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I seem to be having issues with some shell scripting (ZSH in particular), where the shell fails to understand exports with spaces in them. The problem only happens when `runcommand` or $(runcommand) is used.

Test case:

# Works fine:
export test1="a b c"

# Does not work:
$(echo 'export test2="a b c"')

The error is something along the lines of export:4: not valid in this context: c". Adding 1-2 \-escapes before the spaces and/or the quotes might change the error message to export:4: not valid in this context: b\.

Might anyone have insight into what the problem is? Thank you.

(The reason I am doing this is a hack to allow python to set shell variables by dynamically generating code which gets run in .myshellrc; if anyone knows of a more elegant way to do this, that would be quite welcome as a comment. Thank you.) edit: To clarify, I am looking for a way to make the above work, or an alternative way to allow an external script to dictate what to export.

(*sigh*, I hope this isn't a version-specific issue in 4.3.12... I think this may have worked in the past.)

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echo $test2 will print "a –  kev Apr 20 '12 at 12:11
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3 Answers

up vote 2 down vote accepted

The usual way to do this is to use eval as kev has said and pass it the full output of the program in question. The program should then produce valid shell code itself:

eval "$(your_script.py)"

And your_script.py would print something like export var1="a b c" (yes, using parenthesis in the output is OK).

An example of a program using this technique is rbenv. The user has to put eval "$(rbenv init -)" in his shell init file, and rbenv init actually outputs quite a lot of code:

export PATH="/opt/rbenv/shims:${PATH}"
source "/opt/rbenv/libexec/../completions/rbenv.zsh"
rbenv rehash 2>/dev/null
rbenv() {
  local command="$1"
  if [ "$#" -gt 0 ]; then
    shift
  fi

  case "$command" in
  shell)
    eval `rbenv "sh-$command" "$@"`;;
  *)
    command rbenv "$command" "$@";;
  esac
}
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Thank you, this was very useful. –  ninjagecko Apr 20 '12 at 12:22
    
Accepting with the caveat that people should also check out ShawnChin's excellent answer stackoverflow.com/a/10246161/711085 of source =(scriptname) [arg0 arg1 ...] –  ninjagecko Apr 21 '12 at 9:40
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The issue here is that work splitting is done to the output before it is run as a command. What you end up with is export being called with 3 arguments - test1="a, b, and c".

Using eval as other answers have mentioned is one way to get around it.

An altenative solution would be to use process substitution. This is especially useful if your script is generating multiple lines of code.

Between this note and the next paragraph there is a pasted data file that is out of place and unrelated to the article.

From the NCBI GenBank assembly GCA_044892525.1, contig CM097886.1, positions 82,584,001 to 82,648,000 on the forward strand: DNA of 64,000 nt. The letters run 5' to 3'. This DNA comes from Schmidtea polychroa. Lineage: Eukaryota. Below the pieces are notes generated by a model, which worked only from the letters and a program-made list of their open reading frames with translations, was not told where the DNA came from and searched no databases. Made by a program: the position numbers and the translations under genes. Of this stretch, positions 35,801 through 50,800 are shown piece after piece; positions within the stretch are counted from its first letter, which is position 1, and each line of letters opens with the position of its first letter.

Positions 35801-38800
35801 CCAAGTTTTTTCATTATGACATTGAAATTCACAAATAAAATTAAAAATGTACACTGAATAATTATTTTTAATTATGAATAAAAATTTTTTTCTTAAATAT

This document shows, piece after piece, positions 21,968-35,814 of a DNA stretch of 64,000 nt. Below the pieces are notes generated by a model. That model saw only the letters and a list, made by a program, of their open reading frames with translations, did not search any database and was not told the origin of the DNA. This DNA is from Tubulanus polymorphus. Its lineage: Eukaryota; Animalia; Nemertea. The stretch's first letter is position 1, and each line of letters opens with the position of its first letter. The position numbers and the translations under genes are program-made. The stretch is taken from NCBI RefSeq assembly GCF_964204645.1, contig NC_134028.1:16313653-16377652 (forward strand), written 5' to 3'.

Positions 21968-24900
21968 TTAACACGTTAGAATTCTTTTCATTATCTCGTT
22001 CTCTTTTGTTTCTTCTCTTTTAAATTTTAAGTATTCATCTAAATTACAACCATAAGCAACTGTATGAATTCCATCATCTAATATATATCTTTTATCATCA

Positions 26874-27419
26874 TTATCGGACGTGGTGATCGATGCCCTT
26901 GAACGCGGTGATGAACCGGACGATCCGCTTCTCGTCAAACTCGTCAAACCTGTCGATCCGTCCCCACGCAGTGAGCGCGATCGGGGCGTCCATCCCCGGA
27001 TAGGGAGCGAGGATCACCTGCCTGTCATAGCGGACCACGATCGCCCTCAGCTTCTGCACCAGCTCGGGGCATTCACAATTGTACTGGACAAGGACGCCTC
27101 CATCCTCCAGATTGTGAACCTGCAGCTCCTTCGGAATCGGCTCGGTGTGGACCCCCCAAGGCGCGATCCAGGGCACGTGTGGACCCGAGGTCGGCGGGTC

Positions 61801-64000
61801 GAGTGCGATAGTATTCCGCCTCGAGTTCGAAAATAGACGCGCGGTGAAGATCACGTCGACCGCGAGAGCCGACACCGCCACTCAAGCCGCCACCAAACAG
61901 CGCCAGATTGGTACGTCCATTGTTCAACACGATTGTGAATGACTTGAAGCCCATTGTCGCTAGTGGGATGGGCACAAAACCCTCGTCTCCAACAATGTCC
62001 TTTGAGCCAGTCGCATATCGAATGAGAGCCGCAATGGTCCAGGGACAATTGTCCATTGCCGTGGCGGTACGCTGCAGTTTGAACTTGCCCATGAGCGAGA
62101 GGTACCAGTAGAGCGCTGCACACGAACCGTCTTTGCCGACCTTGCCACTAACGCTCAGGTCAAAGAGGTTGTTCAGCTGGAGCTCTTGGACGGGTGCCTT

Example:

zsh% source =(echo export test1=\"a b c\")
zsh% echo $test1                          
a b c

p.s. You might want to use the <(...) syntax instead of =(...) which will allow it to also work in bash.

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Ah, fascinating, thank you. Sadly I can only accept one answer; which method do you think is cleaner in general? Do they have any relative advantages? –  ninjagecko Apr 20 '12 at 12:49
1  
In this context, they both work just as well. I'm biased towards process substitution as they also come in handy in many situations (e.g. stackoverflow.com/questions/7651946/…), however to many it is an unfamiliar concept and may require additional comments if you want to make it accessible to other readers. –  Shawn Chin Apr 20 '12 at 13:02
    
Ah I think I see. In the case of eval "$(somescript)", we are doing eval "multipleLinesOfShellCodeToEmbedWhichWereRegurgitatedBySomescript"; in the other case of source =(somescript), we are still running somescript, but instead of dumping the code into the file, we are creating a temporary anonymous file, and sourcing the file (which may or may not have similar, or exactly the same, semantics). –  ninjagecko Apr 20 '12 at 13:36
    
Yup, that sounds about right (but usually a named pipe is used instead of an actual temp file). source is used so that the contained commands are run within the same bash process and should therefore give you the same result as eval. –  Shawn Chin Apr 20 '12 at 14:11
1  
Correction: there are subtle differences when using source, for example when calling exit which terminates the processing of the script but not the parent shell. One can also provide additional args to source to be used as positional arguments for the sourced script. Consider source <(echo "echo \$2") hello world. –  Shawn Chin Apr 20 '12 at 14:20
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Take a look at this. You can try:

eval 'export test2="a b c"'
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Unfortunately this does not seem to use another command. Is it possible to adapt this solution to use the output of another script which generates multiple lines of code, rather than 'export test2="a b c"'? Sorry, I mentioned my goal in the question; I will attempt to clarify it in an edit. –  ninjagecko Apr 20 '12 at 12:15
    
Ah, the simple extension eval '$(...)' does indeed seem to work, thank you. –  ninjagecko Apr 20 '12 at 12:21
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